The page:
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  1. #1

    TX1200 Mmmm.....Toasty

    Picked up a blown 2002 TX1200 about a month ago, and have just gotten around to inspecting it. I have seen just about every known issue with Polaris machines at one time or another but this one has me scratching my head. The mag cylinder is seriously charred as seen in the pics. It has the tempo lines, and it's the final carb to receive fuel so my first thought is that this was caused by a lean condition resulting in catastrophic damage. But at the same time, I have never seen a cylinder that got so hot that it actually charred the paint on the carburetor on the side facing the cylinder. That thing must have been glowing! The PO claimed the temp light never came on, and also the P.L.A.N.E.T. exhaust baffles are intact and not melted through as they will do if the engine overheats. I haven't torn it down yet, but thought I'd throw this out there to see if anyone else has seen one get this hot on only one cylinder. The SBT "temperature dots" on the center and pto head covers are perfect.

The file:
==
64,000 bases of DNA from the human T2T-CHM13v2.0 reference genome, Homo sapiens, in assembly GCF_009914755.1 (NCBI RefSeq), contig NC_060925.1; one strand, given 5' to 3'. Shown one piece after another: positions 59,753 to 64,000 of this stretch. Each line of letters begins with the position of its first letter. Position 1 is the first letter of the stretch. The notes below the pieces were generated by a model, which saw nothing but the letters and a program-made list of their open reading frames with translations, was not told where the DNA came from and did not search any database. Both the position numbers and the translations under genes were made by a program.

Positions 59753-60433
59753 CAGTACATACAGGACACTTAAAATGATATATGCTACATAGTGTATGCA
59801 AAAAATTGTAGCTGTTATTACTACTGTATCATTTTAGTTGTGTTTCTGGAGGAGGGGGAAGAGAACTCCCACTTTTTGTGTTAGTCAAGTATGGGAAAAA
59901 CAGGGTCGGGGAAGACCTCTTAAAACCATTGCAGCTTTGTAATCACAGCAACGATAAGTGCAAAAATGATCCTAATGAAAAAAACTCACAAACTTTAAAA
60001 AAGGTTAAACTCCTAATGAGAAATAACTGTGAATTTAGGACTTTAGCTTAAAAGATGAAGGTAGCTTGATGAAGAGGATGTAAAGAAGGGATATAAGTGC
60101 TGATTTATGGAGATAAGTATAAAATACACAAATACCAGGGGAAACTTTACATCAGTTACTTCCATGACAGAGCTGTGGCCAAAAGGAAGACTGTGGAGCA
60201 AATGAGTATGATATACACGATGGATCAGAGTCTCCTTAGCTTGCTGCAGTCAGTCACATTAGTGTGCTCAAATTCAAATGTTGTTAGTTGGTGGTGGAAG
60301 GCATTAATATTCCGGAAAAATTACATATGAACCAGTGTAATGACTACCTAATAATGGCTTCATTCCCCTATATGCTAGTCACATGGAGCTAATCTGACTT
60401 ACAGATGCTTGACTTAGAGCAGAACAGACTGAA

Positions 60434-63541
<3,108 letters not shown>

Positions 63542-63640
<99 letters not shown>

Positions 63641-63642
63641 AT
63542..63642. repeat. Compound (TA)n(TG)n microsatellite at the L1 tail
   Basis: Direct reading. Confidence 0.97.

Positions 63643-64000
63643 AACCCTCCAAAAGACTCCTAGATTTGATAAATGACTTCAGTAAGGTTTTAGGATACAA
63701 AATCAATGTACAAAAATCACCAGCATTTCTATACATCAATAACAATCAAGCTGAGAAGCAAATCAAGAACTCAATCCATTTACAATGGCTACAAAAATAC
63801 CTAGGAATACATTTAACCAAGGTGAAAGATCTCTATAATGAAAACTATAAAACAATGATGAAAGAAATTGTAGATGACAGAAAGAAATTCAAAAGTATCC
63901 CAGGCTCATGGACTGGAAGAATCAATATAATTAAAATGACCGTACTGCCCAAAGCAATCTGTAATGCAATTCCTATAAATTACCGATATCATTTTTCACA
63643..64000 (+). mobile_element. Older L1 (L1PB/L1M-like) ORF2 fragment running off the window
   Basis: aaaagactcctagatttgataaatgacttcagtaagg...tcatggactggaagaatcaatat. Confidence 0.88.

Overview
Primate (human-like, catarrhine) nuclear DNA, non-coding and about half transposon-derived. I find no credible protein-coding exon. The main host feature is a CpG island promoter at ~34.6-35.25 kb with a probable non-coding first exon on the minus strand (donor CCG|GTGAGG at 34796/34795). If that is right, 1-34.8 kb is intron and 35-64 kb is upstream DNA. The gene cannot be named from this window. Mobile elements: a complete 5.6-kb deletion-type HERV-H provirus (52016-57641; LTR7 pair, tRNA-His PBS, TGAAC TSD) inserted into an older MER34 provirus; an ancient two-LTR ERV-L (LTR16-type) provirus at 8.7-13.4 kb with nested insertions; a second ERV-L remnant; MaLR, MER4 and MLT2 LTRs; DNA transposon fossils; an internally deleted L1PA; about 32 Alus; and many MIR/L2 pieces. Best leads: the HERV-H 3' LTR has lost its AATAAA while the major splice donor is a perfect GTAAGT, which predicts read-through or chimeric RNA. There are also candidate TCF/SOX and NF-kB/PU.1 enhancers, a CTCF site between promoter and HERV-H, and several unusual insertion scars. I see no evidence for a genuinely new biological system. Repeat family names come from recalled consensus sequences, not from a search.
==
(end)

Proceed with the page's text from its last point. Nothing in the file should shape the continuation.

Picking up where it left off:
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  2. #2
    Banned User
    Join Date
    Jun 2010
    Milwaukee WI
    Im going to guess a blockage in the cooling system on that cylinder did it. The overheat sensor is in the exhaust manifold so if just the one cylinder got hot it still wouldnt trip the overheat.

  3. #3
    kaotic1's Avatar
    Join Date
    Aug 2013
    I agree with BryanP, you could have a coolant blockage, probably in the bar on top of the heads. Did the engine lock- up sure looks like it should have... hopefully the crank and rod are ok and you can repair that jug and slug and be back in business.

  4. #4
    I was thinking the same as you guys, but it was strange that it was only the one cylinder on the one side. I finally tore it down tonight, only to find it was neither a lean issue nor a cooling issue.

    The engine was an SBT rebuild, so I had initially called them to find out if it was indeed under warrantee. They said it was shipped late 2011, and it was a warrantee replacement as the guy burnt up the first one. He had tried to get a third one but they wouldn't stand behind it.